by Chris Woodford. Last updated: March 30, 2015.
Flick a switch and get instant power—how our ancestors would have loved
electric motors! You can find them in everything from
electric trains to remote-controlled
cars—and you might be surprised how common they are. How many electric
motors are there in the room with you right now? There are probably two
in your computer for starters, one spinning your hard
drive around and another one powering the cooling fan. If
you're sitting in a bedroom, you'll find motors in hair dryers and many
toys; in the bathroom, they're in extractor fans, and electric shavers;
in the kitchen, motors are in just about every appliance from clothes washing machines and dishwashers to coffee grinders, microwaves, and electric can openers.
Electric motors have proved themselves to be among the greatest
inventions of all time. Let's pull some apart and find out how they
Photo: Even small electric motors are surprisingly heavy.
That's because they're packed with tightly wound copper and heavy magnets.
This is the motor from an old electric lawn mower. The copper-colored thing toward the
front of the axle, with slits cut into it, is the commutator that keeps the motor
spinning in the same direction (as explained below).
Electricity, magnetism, and movement
The basic idea of an electric motor is really simple: you put electricity into it at one end and an
(metal rod) rotates at the other end giving you the power to drive a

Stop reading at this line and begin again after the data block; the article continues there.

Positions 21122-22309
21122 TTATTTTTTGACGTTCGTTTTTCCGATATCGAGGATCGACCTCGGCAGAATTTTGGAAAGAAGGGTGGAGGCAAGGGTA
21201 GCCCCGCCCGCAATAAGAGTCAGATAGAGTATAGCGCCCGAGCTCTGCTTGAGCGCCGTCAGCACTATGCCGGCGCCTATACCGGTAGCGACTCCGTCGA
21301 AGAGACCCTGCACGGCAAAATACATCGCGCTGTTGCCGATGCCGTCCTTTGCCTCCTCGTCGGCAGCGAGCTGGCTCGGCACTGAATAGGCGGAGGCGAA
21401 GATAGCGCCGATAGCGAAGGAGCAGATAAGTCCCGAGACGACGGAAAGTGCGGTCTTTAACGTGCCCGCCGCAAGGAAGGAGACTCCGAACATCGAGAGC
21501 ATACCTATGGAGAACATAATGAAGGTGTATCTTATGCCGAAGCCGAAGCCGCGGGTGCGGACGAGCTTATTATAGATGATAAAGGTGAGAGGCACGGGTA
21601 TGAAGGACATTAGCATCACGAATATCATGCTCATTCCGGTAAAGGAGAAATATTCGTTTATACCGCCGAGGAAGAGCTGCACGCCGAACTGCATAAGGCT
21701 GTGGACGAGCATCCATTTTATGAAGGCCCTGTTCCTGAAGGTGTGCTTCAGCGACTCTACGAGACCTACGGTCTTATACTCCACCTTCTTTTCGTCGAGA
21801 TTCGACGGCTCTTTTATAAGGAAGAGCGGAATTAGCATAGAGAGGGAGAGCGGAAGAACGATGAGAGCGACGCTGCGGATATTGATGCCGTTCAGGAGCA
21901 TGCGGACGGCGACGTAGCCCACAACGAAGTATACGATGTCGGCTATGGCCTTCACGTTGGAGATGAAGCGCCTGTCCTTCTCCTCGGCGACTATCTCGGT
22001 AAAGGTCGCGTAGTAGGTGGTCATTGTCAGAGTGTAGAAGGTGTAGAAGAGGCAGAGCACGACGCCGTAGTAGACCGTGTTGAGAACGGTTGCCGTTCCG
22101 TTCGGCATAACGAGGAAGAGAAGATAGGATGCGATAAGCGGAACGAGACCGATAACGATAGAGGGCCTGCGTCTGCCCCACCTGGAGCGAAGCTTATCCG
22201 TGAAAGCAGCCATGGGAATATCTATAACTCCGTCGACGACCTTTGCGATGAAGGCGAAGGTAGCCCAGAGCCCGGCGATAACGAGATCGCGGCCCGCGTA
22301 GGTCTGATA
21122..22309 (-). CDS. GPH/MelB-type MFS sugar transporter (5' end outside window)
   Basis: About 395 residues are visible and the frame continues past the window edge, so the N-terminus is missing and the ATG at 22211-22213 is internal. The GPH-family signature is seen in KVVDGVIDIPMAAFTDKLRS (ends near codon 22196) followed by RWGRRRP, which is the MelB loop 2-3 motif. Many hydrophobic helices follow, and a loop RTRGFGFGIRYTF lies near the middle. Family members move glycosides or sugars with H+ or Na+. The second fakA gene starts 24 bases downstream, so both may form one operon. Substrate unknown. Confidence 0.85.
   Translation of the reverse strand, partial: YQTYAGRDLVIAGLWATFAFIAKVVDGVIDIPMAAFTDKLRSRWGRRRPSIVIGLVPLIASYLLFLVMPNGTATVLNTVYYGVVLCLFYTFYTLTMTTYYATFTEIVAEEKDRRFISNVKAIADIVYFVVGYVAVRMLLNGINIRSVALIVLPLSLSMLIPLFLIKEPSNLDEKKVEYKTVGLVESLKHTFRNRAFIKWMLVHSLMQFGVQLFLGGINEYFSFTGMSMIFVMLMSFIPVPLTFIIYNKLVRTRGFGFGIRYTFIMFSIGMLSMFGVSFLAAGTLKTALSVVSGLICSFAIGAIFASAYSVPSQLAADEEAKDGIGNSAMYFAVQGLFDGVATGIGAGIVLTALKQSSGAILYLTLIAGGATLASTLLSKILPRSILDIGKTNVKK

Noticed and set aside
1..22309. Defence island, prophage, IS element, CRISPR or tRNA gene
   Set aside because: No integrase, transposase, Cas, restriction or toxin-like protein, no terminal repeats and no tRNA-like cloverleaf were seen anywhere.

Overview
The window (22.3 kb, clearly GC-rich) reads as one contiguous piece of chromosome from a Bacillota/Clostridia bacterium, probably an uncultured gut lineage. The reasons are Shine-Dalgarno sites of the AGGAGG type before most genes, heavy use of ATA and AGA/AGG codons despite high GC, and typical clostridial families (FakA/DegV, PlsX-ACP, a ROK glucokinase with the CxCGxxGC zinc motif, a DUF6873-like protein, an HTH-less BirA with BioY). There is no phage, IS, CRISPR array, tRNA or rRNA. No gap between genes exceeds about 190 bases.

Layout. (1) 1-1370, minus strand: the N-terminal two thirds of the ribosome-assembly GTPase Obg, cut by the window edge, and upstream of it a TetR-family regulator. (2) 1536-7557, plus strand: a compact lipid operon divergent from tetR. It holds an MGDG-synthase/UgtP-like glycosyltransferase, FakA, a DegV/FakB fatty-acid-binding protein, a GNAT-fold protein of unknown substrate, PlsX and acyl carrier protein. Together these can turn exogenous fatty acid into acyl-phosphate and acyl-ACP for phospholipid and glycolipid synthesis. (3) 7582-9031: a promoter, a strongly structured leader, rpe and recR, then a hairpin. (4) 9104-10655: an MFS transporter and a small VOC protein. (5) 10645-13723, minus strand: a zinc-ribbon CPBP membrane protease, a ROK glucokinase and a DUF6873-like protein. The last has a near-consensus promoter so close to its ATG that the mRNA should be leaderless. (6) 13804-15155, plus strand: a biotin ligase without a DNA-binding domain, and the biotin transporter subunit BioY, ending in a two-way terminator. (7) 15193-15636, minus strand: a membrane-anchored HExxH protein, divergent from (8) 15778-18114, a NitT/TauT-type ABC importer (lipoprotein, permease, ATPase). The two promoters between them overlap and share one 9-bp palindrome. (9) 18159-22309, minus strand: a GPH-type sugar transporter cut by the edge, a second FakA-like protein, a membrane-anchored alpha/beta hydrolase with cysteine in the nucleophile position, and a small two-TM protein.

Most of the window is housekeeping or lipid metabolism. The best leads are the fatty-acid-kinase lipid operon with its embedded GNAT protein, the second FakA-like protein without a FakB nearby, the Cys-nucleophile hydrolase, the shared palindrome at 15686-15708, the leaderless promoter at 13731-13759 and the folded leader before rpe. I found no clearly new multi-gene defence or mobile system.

machine of some kind. How does this work in practice? Exactly how do
convert electricity into movement? To find the answer to that, we have
to go back in time almost 200 years.
Suppose you take a length of ordinary wire, make it into a big loop,
and lay it between the poles of a powerful, permanent horseshoe
Now if you connect the two ends of the wire to a battery,
the wire will jump
up briefly. It's amazing when you see this for the first time. It's
just like magic! But there's a perfectly scientific
explanation. When an
electric current starts to creep along a wire, it creates a
magnetic field all around it. If you place the wire near a permanent
magnet, this temporary magnetic field interacts with the permanent
magnet's field. You'll know that two magnets placed near one another
either attract or repel. In the same way, the temporary magnetism
around the wire attracts or repels the permanent magnetism from the
magnet, and that's what causes the wire to jump.
How an electric motor works—in theory
Photo: An electrician repairs an electric motor
onboard an aircraft carrier.
The shiny metal he's using may look like gold,
but it's actually copper,
a significantly better conductor that is much less expensive. Photo by Jason Jacobowitz courtesy of US Navy.
The link between electricity, magnetism, and movement was originally
discovered in 1820 by French physicist André-Marie
(1775–1867) and it's the basic science behind an electric motor. But if
we want to turn this amazing scientific discovery into a more practical